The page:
Suzanne Nielsen, Rada Germanos, Megan Weier, John Pollard, Louisa Degenhardt, Wayne Hall, Nicholas Buckley, Michael Farrell  (February 2018)

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This review of reviews aimed to synthesise findings from high quality systematic reviews that examined the safety and effectiveness of cannabinoids in multiple sclerosis. We examined the outcomes of disability and disability progression, pain, spasticity, bladder function, tremor/ataxia, quality of life and adverse effects.Recent high quality reviews find cannabinoids may have modest effects in MS for pain or spasticity. Future research should include studies with non-cannabinoid comparators; this is an important gap in the evidence.

The endocannabinoid system and its therapeutic exploitation in multiple sclerosis: Clues for other neuroinflammatory diseases

Valerio ChiurchiùMariovan der SteltDiego CentonzeMauro Maccarrone  (October 2017)

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Although the knowledge on its underlying neurobiological mechanisms has considerably improved, there is a still unmet need for new treatment options, especially for the progressive forms of the disease. Both preclinical and clinical data suggest that cannabinoids, derived from the Cannabis sativa plant, may be used to control symptoms such as spasticity and chronic pain, whereas only preclinical data indicate that these compounds and their endogenous counterparts, i.e. the endocannabinoids, may also exert neuroprotective effects and slow down disease progression.

(−)-β-Caryophyllene, a CB2 Receptor-Selective Phytocannabinoid, Suppresses Motor Paralysis and Neuroinflammation in a Murine Model of Multiple Sclerosis

Thaís Barbosa Alberti, Wagner Luiz Ramos Barbosa, José Luiz Fernandes Vieira, Nádia Rezende Barbosa Raposo and Rafael Cypriano Dutra  (April 2017)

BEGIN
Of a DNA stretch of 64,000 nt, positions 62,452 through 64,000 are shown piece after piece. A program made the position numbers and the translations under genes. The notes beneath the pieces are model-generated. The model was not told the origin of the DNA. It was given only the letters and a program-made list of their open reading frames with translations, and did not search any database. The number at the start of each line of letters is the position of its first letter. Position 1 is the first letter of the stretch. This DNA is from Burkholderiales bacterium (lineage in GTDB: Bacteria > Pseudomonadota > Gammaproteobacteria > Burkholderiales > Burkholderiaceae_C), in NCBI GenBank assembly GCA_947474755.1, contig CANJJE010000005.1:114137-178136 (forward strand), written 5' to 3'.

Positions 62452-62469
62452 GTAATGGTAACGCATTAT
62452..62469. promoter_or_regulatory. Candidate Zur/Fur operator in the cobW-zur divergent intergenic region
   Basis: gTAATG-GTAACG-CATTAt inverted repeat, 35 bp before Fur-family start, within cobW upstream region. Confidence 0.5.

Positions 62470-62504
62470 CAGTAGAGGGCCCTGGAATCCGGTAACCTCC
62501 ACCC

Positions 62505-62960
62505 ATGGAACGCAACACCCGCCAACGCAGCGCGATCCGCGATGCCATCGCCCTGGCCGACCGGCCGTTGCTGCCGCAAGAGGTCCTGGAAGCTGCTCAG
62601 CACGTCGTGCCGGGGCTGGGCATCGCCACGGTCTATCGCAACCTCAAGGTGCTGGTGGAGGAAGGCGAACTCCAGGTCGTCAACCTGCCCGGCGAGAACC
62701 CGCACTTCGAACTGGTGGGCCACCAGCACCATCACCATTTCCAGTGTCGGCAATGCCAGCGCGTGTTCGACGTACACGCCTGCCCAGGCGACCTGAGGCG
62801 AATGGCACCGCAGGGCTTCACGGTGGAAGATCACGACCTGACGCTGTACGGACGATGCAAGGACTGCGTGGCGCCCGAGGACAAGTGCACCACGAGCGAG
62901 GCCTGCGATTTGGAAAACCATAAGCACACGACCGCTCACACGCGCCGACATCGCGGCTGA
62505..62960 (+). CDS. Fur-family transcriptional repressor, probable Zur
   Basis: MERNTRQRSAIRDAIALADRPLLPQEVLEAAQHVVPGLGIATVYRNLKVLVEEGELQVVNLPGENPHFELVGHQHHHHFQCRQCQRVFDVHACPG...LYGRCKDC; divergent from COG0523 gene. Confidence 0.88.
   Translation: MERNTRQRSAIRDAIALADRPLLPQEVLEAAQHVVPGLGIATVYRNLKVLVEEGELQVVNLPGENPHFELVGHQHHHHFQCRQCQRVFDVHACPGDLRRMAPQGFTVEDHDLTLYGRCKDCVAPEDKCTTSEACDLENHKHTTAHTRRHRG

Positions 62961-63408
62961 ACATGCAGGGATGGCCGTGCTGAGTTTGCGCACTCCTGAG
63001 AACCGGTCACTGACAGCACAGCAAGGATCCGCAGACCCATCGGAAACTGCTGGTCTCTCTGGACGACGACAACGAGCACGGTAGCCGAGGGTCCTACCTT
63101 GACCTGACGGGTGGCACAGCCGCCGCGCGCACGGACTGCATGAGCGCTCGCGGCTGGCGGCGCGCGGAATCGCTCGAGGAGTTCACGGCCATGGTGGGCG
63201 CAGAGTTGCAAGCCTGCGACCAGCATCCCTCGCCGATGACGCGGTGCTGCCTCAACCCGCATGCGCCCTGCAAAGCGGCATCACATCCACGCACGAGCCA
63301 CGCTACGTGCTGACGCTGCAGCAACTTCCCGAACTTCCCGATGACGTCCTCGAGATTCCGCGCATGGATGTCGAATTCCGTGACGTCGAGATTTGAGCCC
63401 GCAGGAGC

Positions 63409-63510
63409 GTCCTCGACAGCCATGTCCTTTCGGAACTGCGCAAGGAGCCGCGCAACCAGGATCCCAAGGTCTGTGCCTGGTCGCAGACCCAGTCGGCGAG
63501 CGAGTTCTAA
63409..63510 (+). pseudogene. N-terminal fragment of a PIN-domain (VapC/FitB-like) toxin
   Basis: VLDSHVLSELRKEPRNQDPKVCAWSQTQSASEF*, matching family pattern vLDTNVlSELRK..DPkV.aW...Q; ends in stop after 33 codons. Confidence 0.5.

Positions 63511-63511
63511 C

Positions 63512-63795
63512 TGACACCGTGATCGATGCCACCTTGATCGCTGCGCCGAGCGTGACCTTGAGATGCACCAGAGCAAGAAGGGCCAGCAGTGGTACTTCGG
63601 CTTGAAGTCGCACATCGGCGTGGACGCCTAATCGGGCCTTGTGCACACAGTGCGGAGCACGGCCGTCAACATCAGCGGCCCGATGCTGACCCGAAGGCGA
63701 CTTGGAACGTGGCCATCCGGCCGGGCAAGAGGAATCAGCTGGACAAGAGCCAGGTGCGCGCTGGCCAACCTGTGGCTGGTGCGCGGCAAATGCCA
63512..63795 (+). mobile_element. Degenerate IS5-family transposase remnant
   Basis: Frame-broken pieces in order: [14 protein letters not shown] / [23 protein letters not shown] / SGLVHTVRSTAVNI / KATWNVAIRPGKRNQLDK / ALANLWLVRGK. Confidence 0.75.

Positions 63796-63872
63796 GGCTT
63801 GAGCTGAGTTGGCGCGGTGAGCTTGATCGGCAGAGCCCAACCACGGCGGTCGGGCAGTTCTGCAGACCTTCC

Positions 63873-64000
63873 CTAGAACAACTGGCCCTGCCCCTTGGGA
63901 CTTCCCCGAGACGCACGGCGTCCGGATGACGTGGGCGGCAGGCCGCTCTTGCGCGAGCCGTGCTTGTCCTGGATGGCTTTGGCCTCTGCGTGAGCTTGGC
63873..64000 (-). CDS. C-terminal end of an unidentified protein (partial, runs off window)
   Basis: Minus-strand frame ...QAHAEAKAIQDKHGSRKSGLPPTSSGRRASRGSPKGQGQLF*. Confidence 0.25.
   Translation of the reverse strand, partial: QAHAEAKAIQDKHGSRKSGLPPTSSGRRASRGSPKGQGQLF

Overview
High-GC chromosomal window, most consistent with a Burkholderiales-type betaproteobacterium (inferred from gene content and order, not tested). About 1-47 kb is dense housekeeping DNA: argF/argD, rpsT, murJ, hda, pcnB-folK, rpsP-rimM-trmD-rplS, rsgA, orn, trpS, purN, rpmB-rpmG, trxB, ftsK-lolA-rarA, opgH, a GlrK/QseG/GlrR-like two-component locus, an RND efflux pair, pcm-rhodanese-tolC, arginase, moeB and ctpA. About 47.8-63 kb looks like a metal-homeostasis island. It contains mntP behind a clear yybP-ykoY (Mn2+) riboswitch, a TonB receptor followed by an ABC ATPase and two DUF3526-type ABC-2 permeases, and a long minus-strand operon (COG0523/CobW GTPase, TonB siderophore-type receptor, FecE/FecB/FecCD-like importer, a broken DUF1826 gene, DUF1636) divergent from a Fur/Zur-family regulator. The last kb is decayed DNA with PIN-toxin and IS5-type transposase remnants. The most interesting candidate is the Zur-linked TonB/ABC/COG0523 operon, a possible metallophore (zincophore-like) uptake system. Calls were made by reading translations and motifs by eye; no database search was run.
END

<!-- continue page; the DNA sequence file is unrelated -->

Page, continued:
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(−)-β-caryophyllene (BCP), a cannabinoid receptor type 2 (CB2)-selective phytocannabinoid, has already been shown in precedent literature to exhibit both anti-inflammatory and analgesic effects in mouse models of inflammatory and neuropathic pain. Herein, we endeavored to investigate the therapeutic potential of BCP on experimental autoimmune encephalomyelitis (EAE), a murine model of multiple sclerosis (MS).

Cannabinoids for treating neurogenic lower urinary tract dysfunction in patients with multiple sclerosis: a systematic review and meta‐analysis

Nadim Abo Youssef, Marc P. Schneider, Livio Mordasini, Benjamin V. Ineichen, Lucas M. Bachmann, Emmanuel Chartier‐Kastler, Jalesh N. Panicker, Thomas M. Kessler  (January 2017)
Preliminary data imply that cannabinoids might be an effective and safe treatment option for NLUTD in patients with MS; however, the evidence base is poor and more high‐quality, well‐designed and adequately powered and sampled studies are urgently needed to reach definitive conclusions.

Advances in the management of multiple sclerosis spasticity: multiple sclerosis spasticity nervous pathways

D. Centonze  (September 2014)

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Involvement of the endocannabinoid system in pathophysiological mechanisms responsible for spasticity has been demonstrated in animal models of MS. Stimulation of cannabinoid (CB)1 receptors reduces the hyperglutamatergic drive from sensory afferents to spinal cord motor neurons and blocks the synaptic effects of activated microglia and pro-inflammatory mediators (e.g. TNF-α) on glutamatergic transmission.